CAIRO — The United Nations chief expressed horror at the discovery of at least eight mass graves in Libya in recent days and called for a prompt and transparent investigation into possible war crimes.
The graves were uncovered after fighters loyal to Khalifa Hifter, whose 14-month campaign to capture Tripoli collapsed in recent weeks, retreated from Tarhuna, 40 miles southeast of the capital.
The mass graves were a grim reminder of the atrocities on all sides of Libya’s chaotic war, a conflict fed by foreign powers seeking strategic advantage or a share of the country’s vast energy reserves, but which is led by lawless Libyan militias that behave with impunity.
Since he launched himself into the war in 2014, Mr. Hifter, who is backed by Russia, Egypt and the United Arab Emirates, has sought to present himself as the leader of a disciplined, national military force. But his troops have faced accusations of serious crimes.
U.N. Secretary-General Antonio Guterres said he was “deeply shocked” by the discovery and he called on the Tripoli government to secure the graves, identify victims, establish causes of death and return the bodies to their next of kin.
Pictures circulating on social media showed bodies heaped in the ground, tangled in plastic, or buried in pits in the desert outside Tarhuna. Separately, government officials found dozens of bodies in the town morgue, as well as stacked inside a shipping container.
Investigators in plastic suits began the work of cataloging the decomposing bodies, and said they would use DNA samples to assist with identification.
As they retreated from the front lines around Tripoli in recent weeks, Mr. Hifter’s fighters and allied Russian mercenaries left behind explosive devices in suburban homes. Photos circulating on social media showed bombs tied to children’s toys, and munitions with Russian markings.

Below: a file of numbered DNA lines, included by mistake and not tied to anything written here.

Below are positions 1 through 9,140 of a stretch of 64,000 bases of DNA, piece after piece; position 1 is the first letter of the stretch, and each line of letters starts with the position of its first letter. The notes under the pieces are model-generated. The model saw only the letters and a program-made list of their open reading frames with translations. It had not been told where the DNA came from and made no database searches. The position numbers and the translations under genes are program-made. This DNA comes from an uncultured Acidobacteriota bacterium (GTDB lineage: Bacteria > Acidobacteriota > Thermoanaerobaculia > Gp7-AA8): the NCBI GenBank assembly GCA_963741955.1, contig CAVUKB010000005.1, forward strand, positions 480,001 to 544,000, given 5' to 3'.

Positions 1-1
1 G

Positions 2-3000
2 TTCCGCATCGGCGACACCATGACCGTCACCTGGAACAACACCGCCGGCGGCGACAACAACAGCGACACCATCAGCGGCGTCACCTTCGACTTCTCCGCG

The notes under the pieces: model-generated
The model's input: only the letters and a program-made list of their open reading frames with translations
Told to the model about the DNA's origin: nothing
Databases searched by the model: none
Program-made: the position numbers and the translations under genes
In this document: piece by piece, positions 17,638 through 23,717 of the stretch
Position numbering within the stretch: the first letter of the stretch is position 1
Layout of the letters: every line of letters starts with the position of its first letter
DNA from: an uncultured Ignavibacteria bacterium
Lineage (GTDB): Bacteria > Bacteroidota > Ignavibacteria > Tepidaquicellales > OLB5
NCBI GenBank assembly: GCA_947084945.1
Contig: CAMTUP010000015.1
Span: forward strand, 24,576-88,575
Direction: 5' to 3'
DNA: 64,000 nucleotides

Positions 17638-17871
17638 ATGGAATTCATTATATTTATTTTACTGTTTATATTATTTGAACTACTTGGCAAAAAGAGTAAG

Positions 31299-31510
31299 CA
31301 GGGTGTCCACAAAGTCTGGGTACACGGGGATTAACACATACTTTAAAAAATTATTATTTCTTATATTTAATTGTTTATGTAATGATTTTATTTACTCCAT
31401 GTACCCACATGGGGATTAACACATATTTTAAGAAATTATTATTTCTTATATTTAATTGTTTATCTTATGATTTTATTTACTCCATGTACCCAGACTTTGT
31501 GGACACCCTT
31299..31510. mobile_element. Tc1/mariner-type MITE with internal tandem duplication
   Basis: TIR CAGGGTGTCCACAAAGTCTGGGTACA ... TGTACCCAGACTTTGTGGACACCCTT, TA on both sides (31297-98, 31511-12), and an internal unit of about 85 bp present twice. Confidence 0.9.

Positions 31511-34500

Tarhuna was Mr. Hifter’s final stronghold in western Libya, and after it fell last week the government’s Turkish-backed forces initially faced accusations of human rights abuses.
Government troops looted stores, burned buildings and carried out revenge killings against supporters of al-Kaniyat, the Hifter-allied militia that had fled Tarhuna days earlier. At least 16,000 people in Tarhuna and southern Tripoli were forced to flee their homes, the United Nations said.
Then the focus turned on Mr. Hifter’s side, with the discovery of mass graves.
The interior minister, Fathi Bashagha, said Friday that dozens of bodies had been found in at least eight graves. Some victims appeared to have been buried alive.
Separately, investigators found a shipping container filled with charred bodies, possibly of detainees.
Mr. Bashagha accused al-Kaniyat of “heinous crimes.” The militia has long had a reputation for harsh treatment of perceived dissenters.
It is unclear when the killings took place.
In August 2018, al-Kaniyat allied with a faction from the town of Misurata, now on the government side, to mount a brief assault on Tripoli. In April 2019, al-Kaniyat switched sides and joined Mr. Hifter in his assault on Tripoli.
Rights monitors said it was vital that international investigators are allowed immediate access to Tarhuna to determine how and when the people in the mass graves died.
David Schenker, a senior State Department official, told reporters Thursday that he was “troubled” by the discovery of the graves, as well as by the reports of land mines and other explosive devices left behind by Mr. Hifter’s forces.
American officials have become notably more outspoken in their criticism of Mr. Hifter in recent weeks, ever since Russia stepped up its involvement in the war by sending at least 14 warplanes to defend Mr. Hifter’s retreating troops, according to the Pentagon.
Mr. Hifter’s hasty retreat from Tripoli has sent Libya’s war in a new and unpredictable direction.
In recent days, the fighting has shifting to the central city of Surt, the birthplace of former dictator Col. Muammar el-Qaddafi, where Turkish-backed government troops are facing off against Mr. Hifter’s Russian-supported forces. Thousands of civilians in the area have fled their homes.
Turkish warships have circled in the Mediterranean close to Surt, and on Friday conducted exercises in conjunction with fighters jets in an apparent show of strength. Russian cargo planes landed at a large airport just south of the city. It is unclear if they were carrying supplies or people into the city, or out of it.
Egypt is spearheading a diplomatic drive to bring Mr. Hifter into political talks that would shore up his position in eastern Libya and an area known as the “oil crescent,” where most of Libya’s oil is produced, and which he still controls.
On Friday, Egypt’s president, Abdel Fattah el-Sisi discussed the Libya crisis with the President of France, Emmanuel Macron, also an ally of Mr. Hifter, the Egyptian presidency said in a statement. They agreed to support Mr. Sisi’s political initiative, the statement said, and to continue backing Mr. Hifter’s forces “in combating terrorist and armed groups.”